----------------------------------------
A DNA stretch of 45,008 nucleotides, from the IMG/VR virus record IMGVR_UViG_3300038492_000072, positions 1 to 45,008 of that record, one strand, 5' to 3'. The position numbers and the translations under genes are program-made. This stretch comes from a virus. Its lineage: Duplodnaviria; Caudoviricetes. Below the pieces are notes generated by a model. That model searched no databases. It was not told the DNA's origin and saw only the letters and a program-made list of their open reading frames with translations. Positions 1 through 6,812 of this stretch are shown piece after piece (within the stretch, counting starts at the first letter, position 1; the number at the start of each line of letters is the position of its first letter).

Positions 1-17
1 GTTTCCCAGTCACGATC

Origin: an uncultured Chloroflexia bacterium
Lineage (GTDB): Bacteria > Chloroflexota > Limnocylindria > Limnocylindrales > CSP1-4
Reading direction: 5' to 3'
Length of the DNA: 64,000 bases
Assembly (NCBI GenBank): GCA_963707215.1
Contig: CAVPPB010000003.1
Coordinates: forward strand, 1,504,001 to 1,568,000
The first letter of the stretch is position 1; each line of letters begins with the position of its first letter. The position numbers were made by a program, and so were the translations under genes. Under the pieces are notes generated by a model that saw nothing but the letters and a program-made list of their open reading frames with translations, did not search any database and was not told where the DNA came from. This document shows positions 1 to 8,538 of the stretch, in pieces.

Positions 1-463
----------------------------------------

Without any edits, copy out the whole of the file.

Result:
A DNA stretch of 45,008 nucleotides, from the IMG/VR virus record IMGVR_UViG_3300038492_000072, positions 1 to 45,008 of that record, one strand, 5' to 3'. The position numbers and the translations under genes are program-made. This stretch comes from a virus. Its lineage: Duplodnaviria; Caudoviricetes. Below the pieces are notes generated by a model. That model searched no databases. It was not told the DNA's origin and saw only the letters and a program-made list of their open reading frames with translations. Positions 1 through 6,812 of this stretch are shown piece after piece (within the stretch, counting starts at the first letter, position 1; the number at the start of each line of letters is the position of its first letter).

Positions 1-17
1 GTTTCCCAGTCACGATC

Origin: an uncultured Chloroflexia bacterium
Lineage (GTDB): Bacteria > Chloroflexota > Limnocylindria > Limnocylindrales > CSP1-4
Reading direction: 5' to 3'
Length of the DNA: 64,000 bases
Assembly (NCBI GenBank): GCA_963707215.1
Contig: CAVPPB010000003.1
Coordinates: forward strand, 1,504,001 to 1,568,000
The first letter of the stretch is position 1; each line of letters begins with the position of its first letter. The position numbers were made by a program, and so were the translations under genes. Under the pieces are notes generated by a model that saw nothing but the letters and a program-made list of their open reading frames with translations, did not search any database and was not told where the DNA came from. This document shows positions 1 to 8,538 of the stretch, in pieces.

Positions 1-463